As of Daytona Times’ Wednesday deadline, there were five Hurricane Ian -related deaths in Volusia County and more than 200 people being housed in a shelter at the Ocean Center in Daytona Beach.
Daytona Beach residents tell their experiences with the storm, which dumped up to 16 inches of rain in the area.
Lashaundra Mays and her family, which includes four young boys, were evacuated by Volusia County sheriff ’s deputies in a rescue boat from their Caroline Village apartment on Caroline Street.
“I woke up at 7 a.m. and the cars were under water. There was no way to leave by car.” Mays told the Daytona Times about the storm coming through on Sept. 29. “We stayed with family for three days. We lost both cars, our clothes and furniture. It’s tough emotionally. I really hope they do something to address this storm water.”
She further stated, “I applied for FEMA assistance but was denied. We’re taking a day at a time putting our lives back together.”
‘We shouldn’t be neglected’
Cora George and her Berkshire Road neighborhood in the Derbyshire area got their power restored on Tuesday night.
George expressed, “It wasn’t that bad but for the extended period without power. This area shouldn’t be one the last to get power restored. We also pay taxes over here. This is not beachside but we shouldn’t be neglected.”
Brenda Stokes lives on Hudson Street in Palmetto Park. “The entire apartment was flooded. I need help. I am tired of this. They did new drains years ago, but it’s not working. My apartment has flooded during three hurricanes,” responded Stokes.
“All my stuff is damaged. I am devastated, frustrated and depressed. I will apply for FEMA assistance. They need to do fix the storm water drainage over here.” Jeanette Stokes lives on Pierce Avenue.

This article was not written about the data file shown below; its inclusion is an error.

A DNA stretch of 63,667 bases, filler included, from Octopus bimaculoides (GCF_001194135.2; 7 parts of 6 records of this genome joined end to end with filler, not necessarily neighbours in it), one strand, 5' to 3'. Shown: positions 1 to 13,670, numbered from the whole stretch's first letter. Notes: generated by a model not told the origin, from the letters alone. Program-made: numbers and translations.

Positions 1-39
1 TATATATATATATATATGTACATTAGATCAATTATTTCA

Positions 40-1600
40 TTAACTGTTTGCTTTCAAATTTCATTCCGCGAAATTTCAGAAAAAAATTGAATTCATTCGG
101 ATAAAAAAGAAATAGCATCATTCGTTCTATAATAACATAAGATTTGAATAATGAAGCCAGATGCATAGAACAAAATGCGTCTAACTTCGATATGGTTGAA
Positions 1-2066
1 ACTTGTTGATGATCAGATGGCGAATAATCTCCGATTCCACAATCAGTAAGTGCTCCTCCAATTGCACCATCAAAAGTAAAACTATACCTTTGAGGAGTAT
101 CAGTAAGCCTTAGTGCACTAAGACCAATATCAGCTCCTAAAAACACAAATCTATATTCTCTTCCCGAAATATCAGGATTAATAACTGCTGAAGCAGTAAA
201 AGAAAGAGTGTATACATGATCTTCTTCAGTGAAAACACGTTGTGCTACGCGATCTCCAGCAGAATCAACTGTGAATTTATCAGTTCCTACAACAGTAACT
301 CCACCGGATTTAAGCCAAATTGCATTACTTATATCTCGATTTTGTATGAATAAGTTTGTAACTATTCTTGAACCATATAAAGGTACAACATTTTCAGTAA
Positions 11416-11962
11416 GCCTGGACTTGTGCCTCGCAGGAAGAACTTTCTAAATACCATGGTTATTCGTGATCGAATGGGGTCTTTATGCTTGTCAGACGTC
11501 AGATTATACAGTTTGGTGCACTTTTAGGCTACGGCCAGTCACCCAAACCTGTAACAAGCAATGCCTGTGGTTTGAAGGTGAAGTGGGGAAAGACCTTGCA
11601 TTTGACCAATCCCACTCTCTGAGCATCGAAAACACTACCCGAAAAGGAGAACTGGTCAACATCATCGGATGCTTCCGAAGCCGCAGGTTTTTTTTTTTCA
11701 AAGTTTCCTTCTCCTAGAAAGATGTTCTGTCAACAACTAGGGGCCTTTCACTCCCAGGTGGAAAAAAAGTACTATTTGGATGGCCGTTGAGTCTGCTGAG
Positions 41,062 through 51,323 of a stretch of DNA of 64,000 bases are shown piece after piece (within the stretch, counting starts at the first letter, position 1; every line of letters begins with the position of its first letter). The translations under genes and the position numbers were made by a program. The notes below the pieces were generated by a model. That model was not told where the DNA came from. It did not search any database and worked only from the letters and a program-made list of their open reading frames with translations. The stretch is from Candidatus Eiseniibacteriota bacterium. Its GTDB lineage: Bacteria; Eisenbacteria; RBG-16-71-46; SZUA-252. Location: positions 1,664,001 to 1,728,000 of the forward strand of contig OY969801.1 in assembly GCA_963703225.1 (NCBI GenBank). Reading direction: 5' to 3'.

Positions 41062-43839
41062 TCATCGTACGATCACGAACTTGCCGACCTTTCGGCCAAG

“I am upset. The area has no drains. When it rains heavy over by Kingston, Beach and Pierce streets, it floods. Roads were closed. My car was damaged. I can’t lift heavy objects. I am disabled. I can use food and cleaning supplies. I will apply for FEMA,” Stokes said.
‘Lost a lot of belongings’
On Monday, Tasha Smith was sitting outside of her apartment at The Villages on South Street. Like her neighbors her belongings were piled up on the street.
She said, “It was a disaster. We lost power for days. We lost a lot of belongings. We couldn’t get out to get food because the street was underwater. I will apply for FEMA. I hope they fix the flooding problem in the area.”
Hyfesa Moody lives in Daytona Garden Apartments, where there is a history of flooding even during regular heavy rains. Once again, the storm flooded the area.
“I left before the storm but returned to a flooded apartment. I had no sandbags. It’s sad, upsetting and depressing. I’ll apply for FEMA. I hope they do something to alleviate flooding in this area,” stated Moody.
Erica Bastien lives in Pine Haven Apartments, which dealt with the smell of sewage and garbage after the storm.
“It was terrible. We were without power for a few days. There was a powerline down on Keech and kids were playing on the pole. The apartment didn’t flood but water did leak in from the roof,” responded Bastien.
“We had pockets of flooding. We couldn’t shower for days because of sewage problems. I applied for assistance. They need to address flooding, sewage and the power grid.”
‘Many lost everything’
Michael Johnson’s home on Vernon Street sustained flooding.
“It was hard and tragic for many. I was at work but came home to a flooded house. I felt hurt especially for those that had it worst,” commented Johnson.
“I clean up my yard and the flood waters. I’ll check on flood insurance and FEMA assistance. I have been trying to help others clean up.”
Monica Curry is displaced after her apartment in Nova Wood was flooded; she is living with friends.
She told the Times, “My place was flooded. My friend’s place was flooded. I came to a friend’s house to escape. I am homeless again. I applied for assistance. I hope they fix the infrastructure, especially the power grid and storm water drainage.”
Jamie Barrett got power late Tuesday evening on Madison Avenue.
Barrett noted, “It hit harder than we expected. We didn’t have flooding but a powerline was down. We had a generator so we were okay.”
Barrett’s daughter, Carol Mattis, lives on Emmett Street. Mattis said, “It was flooding and a lot of trees down. Fortunately, the water didn’t get inside.”
Kaylo Hannah was out of town working during the storm. His Holly Hill residence was spared. He is concerned about family in friends who live all across Daytona.
He emphasized, “Daytona got its worst flooding ever. We need to come together as a community and help each other. The south side really needs help. It’s no way this is happening in the Black community. Many lost everything they have worked hard for.”